This world has been run into the ground for too many years. Women are awesome and have unique perspectives that deserve to be seen and explored.
As a part of our series about “Why We Need More Women Founders”, I had the pleasure of interviewing Heidi Hutchinson.
Heidi Hutchinson is a romance author who creates clever, funny, slow burn romance for readers who are looking for a guaranteed happily ever after. She lives in the mountains with her alarmingly handsome husband, their fearless child, and overly spoiled dog. She also drinks too much coffee and listens to too much rock and roll.
Thank you so much for doing this with us! Before we dig in, our readers would like to get to know you a bit more. Can you tell us a bit about your “backstory”? What led you to this particular career path?
I come from a family of storytellers. For as long as I can remember I have been surrounded by and enamored with stories of all kinds. Whether it was books, songs, or movies, I was invested in the story — especially if there was a romantic element involved. (Ask my mom how obsessed I was with Neil Diamond). I made up my own stories but never shared them with anyone because they were just for me.
I went to work for my dad when I was sixteen and quickly became a supervisor that transitioned into general manager. I was working forty hours a week in a quick serve restaurant before I graduated from high school.
I was good at it.
Okay, let’s be honest, I was freaking awesome at it. I increased sales, I set records, I hustled like no other.
It was fine.
Then my dad hired this guy. Long story short we became friends, fell in love, got married, lived happily ever after.
I really struggled with believing he loved me.
Not because of anything he said or did, but because somewhere along the way I had decided I wasn’t worthy of being truly loved. He’d tell me something he loved about me and in the back of my mind I’d think, “Yeah, but if you really knew who I was you wouldn’t say that.”
I found out later how common of a thought that is.
And then we had a baby.
This perfect, beautiful child came into our lives and everything inside of me split wide open.
I was confronted with an overwhelming love like I had never known. Something I had been chasing my entire life fell gently into place.
You can be loved without deserving it.
You can be loved without earning it.
And I began to write.
I sat down and wrote my first book. And I just couldn’t stop. It became the most important message for me to share: love isn’t about deserving. All of my books are centered around that key element, tied together with the hearts of all the humans I’ve ever met.
Love is my battle cry, and my pen is my sword. I will spend the rest of my life sharing the message that love is for everyone. And you don’t have to earn it.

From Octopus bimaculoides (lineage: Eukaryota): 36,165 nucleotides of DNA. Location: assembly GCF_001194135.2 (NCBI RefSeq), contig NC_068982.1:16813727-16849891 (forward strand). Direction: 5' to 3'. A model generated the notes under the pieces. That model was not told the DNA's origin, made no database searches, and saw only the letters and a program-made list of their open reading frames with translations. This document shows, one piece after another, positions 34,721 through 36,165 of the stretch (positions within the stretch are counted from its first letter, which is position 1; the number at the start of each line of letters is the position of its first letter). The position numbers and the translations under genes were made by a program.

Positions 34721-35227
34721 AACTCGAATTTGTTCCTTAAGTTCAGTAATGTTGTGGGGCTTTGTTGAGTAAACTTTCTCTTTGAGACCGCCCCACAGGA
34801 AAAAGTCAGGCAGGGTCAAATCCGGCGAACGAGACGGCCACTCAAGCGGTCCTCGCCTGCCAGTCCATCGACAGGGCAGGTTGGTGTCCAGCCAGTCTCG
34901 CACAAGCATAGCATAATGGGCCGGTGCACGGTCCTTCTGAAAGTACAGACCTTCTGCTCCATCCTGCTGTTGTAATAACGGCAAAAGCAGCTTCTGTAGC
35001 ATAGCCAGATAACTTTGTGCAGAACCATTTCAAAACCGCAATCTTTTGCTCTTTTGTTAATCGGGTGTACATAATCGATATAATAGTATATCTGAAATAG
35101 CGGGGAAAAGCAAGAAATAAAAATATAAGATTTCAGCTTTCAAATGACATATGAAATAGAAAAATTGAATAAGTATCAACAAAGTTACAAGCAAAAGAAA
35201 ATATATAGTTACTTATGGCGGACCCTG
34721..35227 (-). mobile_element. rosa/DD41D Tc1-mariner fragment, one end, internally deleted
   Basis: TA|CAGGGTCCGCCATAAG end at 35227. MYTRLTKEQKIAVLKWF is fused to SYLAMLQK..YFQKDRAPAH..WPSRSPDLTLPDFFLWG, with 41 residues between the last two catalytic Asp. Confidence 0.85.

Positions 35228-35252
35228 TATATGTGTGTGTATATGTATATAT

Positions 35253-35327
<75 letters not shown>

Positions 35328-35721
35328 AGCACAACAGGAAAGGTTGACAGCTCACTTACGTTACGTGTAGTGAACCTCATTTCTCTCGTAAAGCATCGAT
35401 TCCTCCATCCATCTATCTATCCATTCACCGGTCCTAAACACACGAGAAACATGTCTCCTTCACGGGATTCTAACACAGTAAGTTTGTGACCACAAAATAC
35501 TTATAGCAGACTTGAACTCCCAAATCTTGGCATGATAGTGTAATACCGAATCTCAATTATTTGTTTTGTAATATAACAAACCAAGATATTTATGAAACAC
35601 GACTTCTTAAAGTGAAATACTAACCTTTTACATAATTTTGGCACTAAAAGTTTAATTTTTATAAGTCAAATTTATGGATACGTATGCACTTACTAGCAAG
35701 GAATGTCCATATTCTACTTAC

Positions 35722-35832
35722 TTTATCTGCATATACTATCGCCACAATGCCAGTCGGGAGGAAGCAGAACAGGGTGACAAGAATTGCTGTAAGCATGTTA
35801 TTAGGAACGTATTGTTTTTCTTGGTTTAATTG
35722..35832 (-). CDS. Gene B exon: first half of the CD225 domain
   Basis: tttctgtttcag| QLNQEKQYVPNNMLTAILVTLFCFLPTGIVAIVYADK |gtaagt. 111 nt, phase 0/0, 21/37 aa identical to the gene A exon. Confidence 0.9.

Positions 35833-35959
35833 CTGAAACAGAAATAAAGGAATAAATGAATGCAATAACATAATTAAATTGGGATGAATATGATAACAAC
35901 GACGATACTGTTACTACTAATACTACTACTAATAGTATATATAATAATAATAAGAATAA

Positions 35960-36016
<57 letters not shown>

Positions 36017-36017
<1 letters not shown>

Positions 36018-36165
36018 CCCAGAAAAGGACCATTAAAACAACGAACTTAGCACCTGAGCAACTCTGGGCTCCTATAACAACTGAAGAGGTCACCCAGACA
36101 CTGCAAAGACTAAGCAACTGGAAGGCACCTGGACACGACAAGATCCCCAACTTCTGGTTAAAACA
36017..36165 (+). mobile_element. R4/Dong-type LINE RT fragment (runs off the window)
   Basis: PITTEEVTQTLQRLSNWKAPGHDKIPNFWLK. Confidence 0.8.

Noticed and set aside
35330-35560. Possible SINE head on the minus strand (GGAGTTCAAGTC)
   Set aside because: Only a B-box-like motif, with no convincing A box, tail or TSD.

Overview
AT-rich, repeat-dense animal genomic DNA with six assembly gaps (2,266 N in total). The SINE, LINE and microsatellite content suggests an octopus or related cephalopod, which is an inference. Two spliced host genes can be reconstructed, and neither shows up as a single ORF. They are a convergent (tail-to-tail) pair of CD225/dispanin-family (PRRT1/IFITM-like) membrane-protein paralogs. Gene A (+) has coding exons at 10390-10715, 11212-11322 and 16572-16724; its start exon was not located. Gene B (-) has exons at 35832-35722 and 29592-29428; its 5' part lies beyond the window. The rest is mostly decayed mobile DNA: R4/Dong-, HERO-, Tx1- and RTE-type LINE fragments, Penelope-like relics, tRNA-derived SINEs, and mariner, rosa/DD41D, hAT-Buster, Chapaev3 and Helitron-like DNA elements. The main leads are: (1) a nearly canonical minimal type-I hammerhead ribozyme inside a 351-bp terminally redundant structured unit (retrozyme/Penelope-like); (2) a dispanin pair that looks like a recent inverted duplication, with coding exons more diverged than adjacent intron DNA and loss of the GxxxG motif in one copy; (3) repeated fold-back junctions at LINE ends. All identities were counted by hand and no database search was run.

Can you share the most interesting story that happened to you since you began your career?
Oof. “Interesting” is subjective, is it not?
I suppose the hardest thing that happened is also interesting.
A few years ago, I got sick. Went to doctor after doctor and couldn’t get any clear answers. Until I found a brilliant endocrinologist who discovered I had a teeny tiny tumor on my pituitary gland. The pituitary gland is right behind your eyes. It was technically a brain tumor but not imbedded in the brain tissue.
It was benign which was the good news. But it was messing with my hormones like a mad scientist messes with moral ambiguity. I had to take medication for it and that also messed with everything in my body.
So, while undergoing treatment for this invader, I had to relearn how to write books. Thinking was difficult, moving was difficult, constructing coherent sentences was near impossible. I had to slow down on my deadlines, readjust expectations, and give myself some grace.
Tumor free now and writing like crazy again. But those three years helped me hone my skills and really focus on what I wanted to say and where I wanted to devote my energy.
Can you share a story about the funniest mistake you made when you were first starting? Can you tell us what lesson you learned from that?
The mistake I made was trusting my ego.
I was in the middle of finishing my fourth novel. Up until that point I had a pretty good system down. My child was three, my husband worked full-time, and I could write to my heart’s content during naptime and after everyone else had gone to bed. I was writing thousands of words a day, hitting deadlines without a problem.
And I decided to get a puppy.
I have no idea what I was thinking.
That’s not true. I know exactly what I was thinking.
“I am amazing. I am unstoppable. I can do all the things!”
I was so, so wrong.
We brought home this adorable puppy and she turned my world upside down. Having a high energy puppy and a three-year old team up against you is the kind of trial I wouldn’t wish on anyone.